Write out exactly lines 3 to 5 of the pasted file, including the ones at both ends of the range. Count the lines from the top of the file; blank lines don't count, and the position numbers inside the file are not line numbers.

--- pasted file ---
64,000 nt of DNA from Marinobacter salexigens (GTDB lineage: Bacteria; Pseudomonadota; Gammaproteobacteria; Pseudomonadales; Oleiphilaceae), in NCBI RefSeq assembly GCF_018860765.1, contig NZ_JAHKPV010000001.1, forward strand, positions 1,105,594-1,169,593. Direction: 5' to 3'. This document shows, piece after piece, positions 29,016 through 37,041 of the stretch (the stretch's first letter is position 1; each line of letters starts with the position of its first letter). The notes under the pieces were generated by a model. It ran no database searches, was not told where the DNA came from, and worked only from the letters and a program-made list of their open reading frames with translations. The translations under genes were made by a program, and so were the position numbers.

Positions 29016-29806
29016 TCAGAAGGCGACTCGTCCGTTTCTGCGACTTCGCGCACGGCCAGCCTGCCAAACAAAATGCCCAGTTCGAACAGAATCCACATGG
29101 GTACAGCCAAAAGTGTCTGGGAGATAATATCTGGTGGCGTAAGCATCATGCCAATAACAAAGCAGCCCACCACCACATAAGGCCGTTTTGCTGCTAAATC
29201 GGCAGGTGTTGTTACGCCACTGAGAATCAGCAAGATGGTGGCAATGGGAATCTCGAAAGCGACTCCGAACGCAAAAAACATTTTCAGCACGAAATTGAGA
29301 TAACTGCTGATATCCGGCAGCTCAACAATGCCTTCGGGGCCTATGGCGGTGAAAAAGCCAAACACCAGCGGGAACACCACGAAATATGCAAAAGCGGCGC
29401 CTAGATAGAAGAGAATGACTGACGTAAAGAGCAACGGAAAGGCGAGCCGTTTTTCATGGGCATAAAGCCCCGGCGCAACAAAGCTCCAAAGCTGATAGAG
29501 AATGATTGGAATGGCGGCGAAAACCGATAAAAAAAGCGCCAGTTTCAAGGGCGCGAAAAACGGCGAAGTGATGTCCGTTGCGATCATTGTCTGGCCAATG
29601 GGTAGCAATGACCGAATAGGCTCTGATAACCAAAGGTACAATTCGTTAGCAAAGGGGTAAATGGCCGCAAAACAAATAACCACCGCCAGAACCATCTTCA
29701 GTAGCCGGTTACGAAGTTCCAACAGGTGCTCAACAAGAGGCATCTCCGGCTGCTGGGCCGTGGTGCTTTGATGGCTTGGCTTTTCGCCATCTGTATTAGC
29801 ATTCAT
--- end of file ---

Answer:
29016 TCAGAAGGCGACTCGTCCGTTTCTGCGACTTCGCGCACGGCCAGCCTGCCAAACAAAATGCCCAGTTCGAACAGAATCCACATGG
29101 GTACAGCCAAAAGTGTCTGGGAGATAATATCTGGTGGCGTAAGCATCATGCCAATAACAAAGCAGCCCACCACCACATAAGGCCGTTTTGCTGCTAAATC
29201 GGCAGGTGTTGTTACGCCACTGAGAATCAGCAAGATGGTGGCAATGGGAATCTCGAAAGCGACTCCGAACGCAAAAAACATTTTCAGCACGAAATTGAGA